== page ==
You’re not a bad mom if you fear your child’s tantrums

I once read a parenting book that scoffed at moms who experience fear when their child has a tantrum.

The book, which I was reviewing as part of a blog “book tour,” scolding mothers for actually being afraid of their two-year-olds. After all, who is in charge here?? You? Or someone who is 1/3 of your size?

The author’s tone, words, and insinuations totally rubbed me the wrong way.

Because here’s the truth: I have been very, very afraid of my child’s tantrums.

Scratch that: I still fight that fear on a regular (even daily?) basis.

I hate it when my child screams at me, yelling angry, ugly, and rude words at my face.
I dread the messes made in anger and frustration by an unruly (usually tired) toddler.
I loathe leaving a public place, eyes staring at me, with a flailing child under my arm (True story: I once carried my manic screaming twins out of an indoor playground, a child hoisted under each arm. I made no eye contact with anyone but my head was held high, y’all).

And there’s more: I dread my own emotional aftermath when my child throws a tantrum. As a highly sensitive and empathetic person, I absorb a lot of their angst; that angst turns into anxiety and it can take hours for it to wring out of my system.

We have some extra challenges in our house too: So many times I scraped the bottom of my “Good Parenting Tricks” in utter helplessness when my son, who is Autistic, has had a meltdown. I’ve lain with him under his bed as he curled his body away from me, crying and screaming at me over and over again to “Get out! Leave me alone!”

Sometimes his fits last for hours and my thoughts turn from fearful to frantic: What do I do? How can I help him? Should I call a doctor? God, God…help him. Help me…

So, yeah. That “Parenting Book” **? It rubbed me the wrong way.

Here’s how I would have liked to rewrite that portion of the book:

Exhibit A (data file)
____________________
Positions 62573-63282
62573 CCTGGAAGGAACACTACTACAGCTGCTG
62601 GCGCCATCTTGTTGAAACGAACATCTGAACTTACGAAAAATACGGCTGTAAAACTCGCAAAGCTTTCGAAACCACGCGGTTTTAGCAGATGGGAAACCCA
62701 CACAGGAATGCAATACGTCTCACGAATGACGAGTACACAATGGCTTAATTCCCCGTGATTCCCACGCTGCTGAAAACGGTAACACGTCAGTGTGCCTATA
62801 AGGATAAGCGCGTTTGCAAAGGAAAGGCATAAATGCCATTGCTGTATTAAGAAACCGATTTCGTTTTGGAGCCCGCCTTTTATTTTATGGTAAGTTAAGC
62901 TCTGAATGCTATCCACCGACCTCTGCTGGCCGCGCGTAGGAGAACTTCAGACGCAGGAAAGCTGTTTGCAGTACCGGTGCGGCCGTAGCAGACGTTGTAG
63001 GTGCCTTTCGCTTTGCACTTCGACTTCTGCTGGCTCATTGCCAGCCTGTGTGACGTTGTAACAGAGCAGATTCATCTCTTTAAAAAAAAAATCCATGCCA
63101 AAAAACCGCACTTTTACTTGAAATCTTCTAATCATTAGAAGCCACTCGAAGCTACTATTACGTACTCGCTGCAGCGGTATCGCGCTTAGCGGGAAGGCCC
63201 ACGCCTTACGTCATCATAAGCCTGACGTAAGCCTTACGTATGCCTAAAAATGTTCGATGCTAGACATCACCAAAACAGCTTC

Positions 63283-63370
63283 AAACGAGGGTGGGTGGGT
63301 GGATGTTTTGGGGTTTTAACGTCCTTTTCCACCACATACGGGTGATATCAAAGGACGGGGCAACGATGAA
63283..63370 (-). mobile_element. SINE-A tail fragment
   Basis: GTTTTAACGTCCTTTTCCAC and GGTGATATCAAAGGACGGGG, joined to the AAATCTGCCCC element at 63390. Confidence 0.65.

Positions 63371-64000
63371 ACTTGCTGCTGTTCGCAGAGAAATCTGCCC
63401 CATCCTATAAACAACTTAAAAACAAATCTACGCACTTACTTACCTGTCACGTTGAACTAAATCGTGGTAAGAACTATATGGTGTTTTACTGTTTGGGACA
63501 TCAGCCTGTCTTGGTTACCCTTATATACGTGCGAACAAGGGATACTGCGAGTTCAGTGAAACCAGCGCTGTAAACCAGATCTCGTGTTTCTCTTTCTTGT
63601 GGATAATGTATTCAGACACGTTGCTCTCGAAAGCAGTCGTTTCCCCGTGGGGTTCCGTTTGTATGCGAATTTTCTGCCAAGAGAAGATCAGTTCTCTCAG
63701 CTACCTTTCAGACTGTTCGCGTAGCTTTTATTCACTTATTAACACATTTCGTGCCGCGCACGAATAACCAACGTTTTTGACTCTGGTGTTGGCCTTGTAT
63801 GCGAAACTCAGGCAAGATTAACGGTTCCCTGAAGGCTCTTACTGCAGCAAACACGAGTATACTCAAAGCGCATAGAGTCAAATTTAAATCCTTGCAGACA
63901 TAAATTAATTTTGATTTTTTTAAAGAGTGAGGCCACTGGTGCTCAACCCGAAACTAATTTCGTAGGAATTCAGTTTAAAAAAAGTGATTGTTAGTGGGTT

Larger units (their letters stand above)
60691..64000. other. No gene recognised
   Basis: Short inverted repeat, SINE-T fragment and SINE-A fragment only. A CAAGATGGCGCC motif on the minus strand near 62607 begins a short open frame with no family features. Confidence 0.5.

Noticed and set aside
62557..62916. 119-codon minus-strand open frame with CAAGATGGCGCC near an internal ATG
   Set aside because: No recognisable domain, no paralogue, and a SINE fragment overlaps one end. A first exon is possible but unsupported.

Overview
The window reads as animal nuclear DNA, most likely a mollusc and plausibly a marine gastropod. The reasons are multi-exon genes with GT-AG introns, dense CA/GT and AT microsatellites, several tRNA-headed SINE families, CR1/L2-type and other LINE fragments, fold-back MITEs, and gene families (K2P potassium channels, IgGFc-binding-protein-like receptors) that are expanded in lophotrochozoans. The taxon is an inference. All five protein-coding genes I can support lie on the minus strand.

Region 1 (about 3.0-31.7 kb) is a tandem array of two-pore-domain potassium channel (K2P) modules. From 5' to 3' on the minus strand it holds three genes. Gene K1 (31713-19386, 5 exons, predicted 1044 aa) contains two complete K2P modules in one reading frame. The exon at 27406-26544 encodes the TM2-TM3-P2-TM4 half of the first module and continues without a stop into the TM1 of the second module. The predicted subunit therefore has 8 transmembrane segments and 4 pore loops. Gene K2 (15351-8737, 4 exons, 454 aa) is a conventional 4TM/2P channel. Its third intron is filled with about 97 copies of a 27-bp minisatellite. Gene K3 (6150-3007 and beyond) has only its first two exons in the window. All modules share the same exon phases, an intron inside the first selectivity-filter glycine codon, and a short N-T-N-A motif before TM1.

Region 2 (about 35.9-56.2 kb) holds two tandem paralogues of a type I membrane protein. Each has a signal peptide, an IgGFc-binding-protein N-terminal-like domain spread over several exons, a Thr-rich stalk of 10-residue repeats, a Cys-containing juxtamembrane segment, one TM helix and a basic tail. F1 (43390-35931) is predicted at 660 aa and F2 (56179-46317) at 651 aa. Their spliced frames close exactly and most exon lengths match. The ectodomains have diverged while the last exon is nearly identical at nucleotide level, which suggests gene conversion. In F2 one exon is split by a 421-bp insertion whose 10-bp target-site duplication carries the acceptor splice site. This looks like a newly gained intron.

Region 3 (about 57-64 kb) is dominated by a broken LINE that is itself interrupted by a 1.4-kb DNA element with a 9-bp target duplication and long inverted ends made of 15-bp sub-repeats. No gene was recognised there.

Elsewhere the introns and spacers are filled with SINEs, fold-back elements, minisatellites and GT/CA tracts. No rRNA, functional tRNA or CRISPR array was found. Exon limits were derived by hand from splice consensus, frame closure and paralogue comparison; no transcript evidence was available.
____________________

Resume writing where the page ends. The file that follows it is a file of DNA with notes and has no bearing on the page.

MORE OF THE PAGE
Tantrums happen, kind of like shit happens. You can’t help it. Your child is learning and growing but his emotions are immature. Sometimes they come crashing down on him like a wave. And mama? You’ve got to learn to surf. It’s going to take time, and practice and you’re going to crash and burn as you learn which waves to take on and which to ignore.

Pick your battles. Most fits will fizzle out in a few seconds. Other times, the tantrum will grow and grow and grow and take over your whole morning, and your to-do list will go right out the window.

You’ll be in the thick of the screaming and kicking and spitting and hateful words, wondering, “did I actually give birth to this feral creature?” And you’ll feel that familiar fear and panic twisting in your gut and you might be tempted to give in to whatever is making your child go nuts.
Sometimes it’s worth it to give in; usually, it’s not.
Character building takes time, and delayed gratification, using manners, being kind to others, and following through on a task all take discipline and self-control.

You are strong, mama. You may be shaking in your slippers, but you can ride this wave. Choose love and a low, calm voice. Choose a safe place to let your child calm down and then claim a calm down moment for yourself.

Because tantrum-anxiety is real, especially when your kid throws fits 50 times a day (I’m in the thick of it too…I’ve got 4 highly emotional sons, with ASD, ADHD, and SPD thrown in for good measure).

You’re not a bad mom if you fear your child’s tantrums. You’re a normal person who longs for peace and unity in your house, a woman who is worn out yet trying to build character into her hurricane-children.

You’ve got this, mama.

Keep choosing love—it pushes out the fear.



**That was just one of the issues with the book. I actually pulled out of the blog “book tour” because I disagreed with so much of the book.


  1. Theresa

    Your sister, Chelsea, has shared in bits of our family’s story for over ten years now. She knows our “wild-eyed man of mayhem.” He will graduate from high school this year. I want to tell you that it gets better, easier, less…________(fill in the blank), and some days really are better. Some days really are not. I know I’ve messed up many many times, and I likely will continue to make mistakes. In spite of that truth and the anxiety that goes with it, I know that no one could have loved him more than this mama. Your love will not fix everything–heck it may not fix anything at all sometimes, but it can sustain. You’re doing fine. (I was one of “those” judgey people–but then God gave me Ben and my heart and my truth and my whole perspective on parenting changed. Living it isn’t the same as watching it.) May your blessings abound.

  2. Have you got in touch with other parents that have kids like yours in the area in which you reside? There are several people who have autistic children that post on the Internet regularly. They may have advice for you! Your kid’s doctor should be able to refer you to assistance programs in your area. Face it, you want your kids to be able to attend school someday, don’t you?

    • My kids do attend school. They hold it together during the day and save their meltdowns for home. 😉 It’s not fun but it is a very common phenomenon for kids who have special needs. Thanks for reading.

I'd love to hear your story!